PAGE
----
To and from the Linguistic Shore of Ismail Kadare’s “A Girl in Exile”

AT THE END of World War II, the Communist Party took over Albanian territory with the hope of restructuring its sociopolitical, religious, and cultural landscapes, a mission they pursued until the early 1990s. The most significant change to the Albanian community was the streamlining of religious beliefs into a supposed unified Albanian identity. To ensure this, the Communist Party severely regulated any public activity, restricted private life, and sent all transgressors to internment camps outside the capital, Tirana. Such is the historical moment in which award-winning Albanian author Ismail Kadare’s new novel A Girl in Exile: Requiem for Linda B. takes place. Kadare is best known for his hyperlocal novels, which explore in unconventional ways the horrors and hardships of civilizations. Freshly translated into English by John Hodgson, A Girl in Exile (originally published in 2009) is the gripping account of a playwright’s tragic struggle with the effects of his creative work, as understood through political upheaval, narrative interchangeability, and a magnetic relationship.

The story kicks off with Rudian Stefa, a successful playwright, walking to the Party Committee building after having been mysteriously summoned for questioning. Investigators bring to his attention the suicide of a young woman called Linda B., who was found with a book that Rudian had autographed. Thinking Rudian is somehow involved with Linda’s death, the investigators try and find out more information about his relationship to her. Oddly, he’s never met her. He only met her friend Migena, who came to get his book signed for Linda and with whom he subsequently gets involved romantically.

Dumbfounded and inexplicably guilt-ridden, Rudian is increasingly troubled by the circumstances surrounding Linda’s death. Almost obsessively, he tries to understand why Linda committed suicide, but everyone, including Migena and the investigators, tells him that it’s better if he doesn’t know. In the process, his relationship with Migena, which began with a passionate encounter at the book signing, disintegrates to radio silence. Kadare takes us through Rudian’s entire psychic sphere, successfully designing a character that immediately draws readers in and that, unfortunately, because he is himself a storyteller, may know a bit too much about character creation to dutifully play one for Kadare.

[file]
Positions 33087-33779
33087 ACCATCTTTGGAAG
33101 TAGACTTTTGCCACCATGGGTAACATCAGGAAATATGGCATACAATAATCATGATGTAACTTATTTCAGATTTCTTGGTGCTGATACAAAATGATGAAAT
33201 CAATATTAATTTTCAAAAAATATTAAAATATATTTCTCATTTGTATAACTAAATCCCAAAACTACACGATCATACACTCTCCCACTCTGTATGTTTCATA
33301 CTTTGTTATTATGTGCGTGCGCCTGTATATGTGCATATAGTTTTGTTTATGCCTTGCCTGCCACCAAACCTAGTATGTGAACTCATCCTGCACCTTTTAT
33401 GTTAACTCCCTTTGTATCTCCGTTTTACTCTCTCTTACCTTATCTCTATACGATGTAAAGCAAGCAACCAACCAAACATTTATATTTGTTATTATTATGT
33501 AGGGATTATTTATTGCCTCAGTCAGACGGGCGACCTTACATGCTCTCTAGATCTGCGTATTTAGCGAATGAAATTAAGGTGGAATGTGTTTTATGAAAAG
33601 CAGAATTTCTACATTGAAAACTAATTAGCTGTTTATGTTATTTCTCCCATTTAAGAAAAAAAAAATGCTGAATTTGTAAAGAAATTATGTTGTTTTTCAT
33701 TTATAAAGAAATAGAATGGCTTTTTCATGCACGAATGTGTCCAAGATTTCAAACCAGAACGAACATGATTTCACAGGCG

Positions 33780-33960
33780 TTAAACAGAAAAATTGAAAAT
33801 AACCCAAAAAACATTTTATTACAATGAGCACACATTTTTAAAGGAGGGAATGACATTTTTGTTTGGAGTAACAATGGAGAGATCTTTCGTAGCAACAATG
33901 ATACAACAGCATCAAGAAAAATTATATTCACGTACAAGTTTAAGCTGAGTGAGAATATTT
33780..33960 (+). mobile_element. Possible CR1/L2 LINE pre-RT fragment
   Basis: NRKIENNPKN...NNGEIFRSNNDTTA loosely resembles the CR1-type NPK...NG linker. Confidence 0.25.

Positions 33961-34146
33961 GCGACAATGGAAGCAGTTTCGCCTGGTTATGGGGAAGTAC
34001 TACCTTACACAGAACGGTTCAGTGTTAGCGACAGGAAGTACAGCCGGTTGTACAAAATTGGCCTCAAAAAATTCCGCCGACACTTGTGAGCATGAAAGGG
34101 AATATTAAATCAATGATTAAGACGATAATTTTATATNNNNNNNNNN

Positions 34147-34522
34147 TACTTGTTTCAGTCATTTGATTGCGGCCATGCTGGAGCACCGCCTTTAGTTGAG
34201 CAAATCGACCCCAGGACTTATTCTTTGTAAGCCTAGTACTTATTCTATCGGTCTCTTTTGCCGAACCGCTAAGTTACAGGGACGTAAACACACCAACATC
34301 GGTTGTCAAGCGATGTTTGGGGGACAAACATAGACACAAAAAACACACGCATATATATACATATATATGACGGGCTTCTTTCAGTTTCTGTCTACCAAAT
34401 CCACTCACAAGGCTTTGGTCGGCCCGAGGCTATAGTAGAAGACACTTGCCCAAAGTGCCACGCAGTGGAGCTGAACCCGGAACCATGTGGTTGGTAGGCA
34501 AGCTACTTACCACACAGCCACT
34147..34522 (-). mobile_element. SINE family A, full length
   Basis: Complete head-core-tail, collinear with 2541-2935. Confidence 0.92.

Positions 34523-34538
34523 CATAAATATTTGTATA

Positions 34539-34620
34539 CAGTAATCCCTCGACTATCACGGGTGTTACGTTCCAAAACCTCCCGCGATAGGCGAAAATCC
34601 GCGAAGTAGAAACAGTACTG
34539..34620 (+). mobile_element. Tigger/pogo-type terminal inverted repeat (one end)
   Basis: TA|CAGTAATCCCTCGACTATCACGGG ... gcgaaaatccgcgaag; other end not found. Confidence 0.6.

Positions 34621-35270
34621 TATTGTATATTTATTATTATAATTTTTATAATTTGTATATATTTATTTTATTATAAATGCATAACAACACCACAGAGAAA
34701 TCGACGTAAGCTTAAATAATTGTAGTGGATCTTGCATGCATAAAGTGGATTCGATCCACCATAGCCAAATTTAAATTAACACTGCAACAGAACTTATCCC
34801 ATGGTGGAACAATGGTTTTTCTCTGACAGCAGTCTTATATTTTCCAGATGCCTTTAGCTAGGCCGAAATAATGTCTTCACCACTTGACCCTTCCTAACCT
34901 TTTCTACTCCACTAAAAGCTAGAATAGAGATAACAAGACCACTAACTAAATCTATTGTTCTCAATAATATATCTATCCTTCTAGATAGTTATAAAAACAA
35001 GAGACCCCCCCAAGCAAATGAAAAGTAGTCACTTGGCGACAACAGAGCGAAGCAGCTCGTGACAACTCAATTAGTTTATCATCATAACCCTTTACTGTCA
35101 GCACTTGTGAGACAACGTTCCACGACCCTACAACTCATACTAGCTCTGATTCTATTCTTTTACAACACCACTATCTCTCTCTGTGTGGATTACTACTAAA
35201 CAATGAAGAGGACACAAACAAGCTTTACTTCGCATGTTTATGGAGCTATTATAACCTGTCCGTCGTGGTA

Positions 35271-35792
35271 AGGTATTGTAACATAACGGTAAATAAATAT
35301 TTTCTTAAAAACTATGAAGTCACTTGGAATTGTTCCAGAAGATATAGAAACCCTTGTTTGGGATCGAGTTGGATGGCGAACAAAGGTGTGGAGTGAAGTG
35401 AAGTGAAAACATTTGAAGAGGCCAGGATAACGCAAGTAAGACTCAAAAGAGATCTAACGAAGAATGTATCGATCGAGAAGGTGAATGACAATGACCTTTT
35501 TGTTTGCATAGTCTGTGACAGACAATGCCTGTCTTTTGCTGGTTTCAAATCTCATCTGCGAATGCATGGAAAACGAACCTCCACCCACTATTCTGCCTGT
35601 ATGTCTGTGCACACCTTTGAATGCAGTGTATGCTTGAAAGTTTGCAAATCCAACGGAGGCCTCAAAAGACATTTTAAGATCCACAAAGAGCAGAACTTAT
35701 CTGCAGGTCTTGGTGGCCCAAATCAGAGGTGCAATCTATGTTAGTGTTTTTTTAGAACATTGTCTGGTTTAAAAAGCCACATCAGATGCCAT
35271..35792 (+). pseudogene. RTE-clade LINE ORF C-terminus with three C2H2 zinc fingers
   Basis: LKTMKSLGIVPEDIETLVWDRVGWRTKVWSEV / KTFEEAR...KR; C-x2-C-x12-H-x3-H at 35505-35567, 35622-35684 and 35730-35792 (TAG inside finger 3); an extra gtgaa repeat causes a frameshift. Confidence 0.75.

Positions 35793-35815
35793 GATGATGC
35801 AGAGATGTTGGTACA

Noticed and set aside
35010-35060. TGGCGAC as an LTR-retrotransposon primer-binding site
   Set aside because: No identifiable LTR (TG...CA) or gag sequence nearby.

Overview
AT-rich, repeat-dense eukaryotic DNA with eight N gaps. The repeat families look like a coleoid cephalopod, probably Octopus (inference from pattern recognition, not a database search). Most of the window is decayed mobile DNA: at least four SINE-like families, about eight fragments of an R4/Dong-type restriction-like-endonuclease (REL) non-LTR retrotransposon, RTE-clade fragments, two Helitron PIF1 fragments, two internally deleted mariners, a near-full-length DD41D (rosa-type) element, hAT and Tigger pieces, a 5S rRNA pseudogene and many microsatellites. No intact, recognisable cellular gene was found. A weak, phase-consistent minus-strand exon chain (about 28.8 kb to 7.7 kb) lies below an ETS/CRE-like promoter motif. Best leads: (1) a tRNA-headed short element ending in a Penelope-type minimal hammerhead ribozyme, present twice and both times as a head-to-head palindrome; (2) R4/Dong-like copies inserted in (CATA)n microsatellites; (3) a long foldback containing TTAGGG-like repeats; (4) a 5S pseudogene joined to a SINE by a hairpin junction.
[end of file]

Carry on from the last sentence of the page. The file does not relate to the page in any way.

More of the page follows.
What was he better off not knowing about? he wondered. He was now angrier at himself than at the girl. He had heard these words and accepted them meekly. He should have responded in totally the opposite way.

That Rudian is a famous playwright is no coincidence. Awaiting approval for his new play by the Party Committee, Rudian is a writer whose work has consumed him entirely, and for whom each event that punctuates his life has a cause and effect, no contingency. His world is a large stage on which characters ebb and flow, deaths occur, political upheavals wreak havoc, and, more importantly, anonymous passersby fall in and out of love before him. Often, Rudian is found seated at his regular table at the same cafes, looking at the same view, drinking the same Vietnamese coffee he cannot stand, and thinking about the characters he has yet to imagine. It’s this beautiful attachment to the importance of everyday life that opens up a large space for the possibilities of storytelling, and Kadare makes sure to remind his readers that Rudian is an expert storyteller with a rampant imagination. In several instances, Rudian quasi-usurps Kadare’s authorial power, grows frustrated with the stubbornness of the investigator, and ultimately suggests alternate dialogue to modify the scene as written by the author:

Rudian waited for him to continue, and imagined him producing phrases along the lines of, To tell the truth, I was a little surprised too. Or, Yes, why did you mention that girl? How easy it would have been to keep the conversation going. Any playwright could do it. But the investigator showed no curiosity.

Readers are asked to consider what it means for a character to be frustrated with the conversations he is forced to have with other characters in the book. Such frustration implies a deeper, more unusual dissatisfaction with the author. Here, Rudian is unhappy with the ways in which Kadare has decided to write out the dialogue between him and the investigator. As a writer himself, Rudian has reservations as to whether Kadare truly understands what it takes to be a writer, especially when he underestimates the writer he has created for his novel:

Who knows what this idiot investigator and all these other fools are thinking. Do they imagine that writers are such sissies that, if they hurt a sparrow, they suffer pangs of conscience for months? Cretin. Didn’t he know how cruel writers can be? If their roles were reversed, Rudian Stefa wouldn’t interrogate with this delicacy.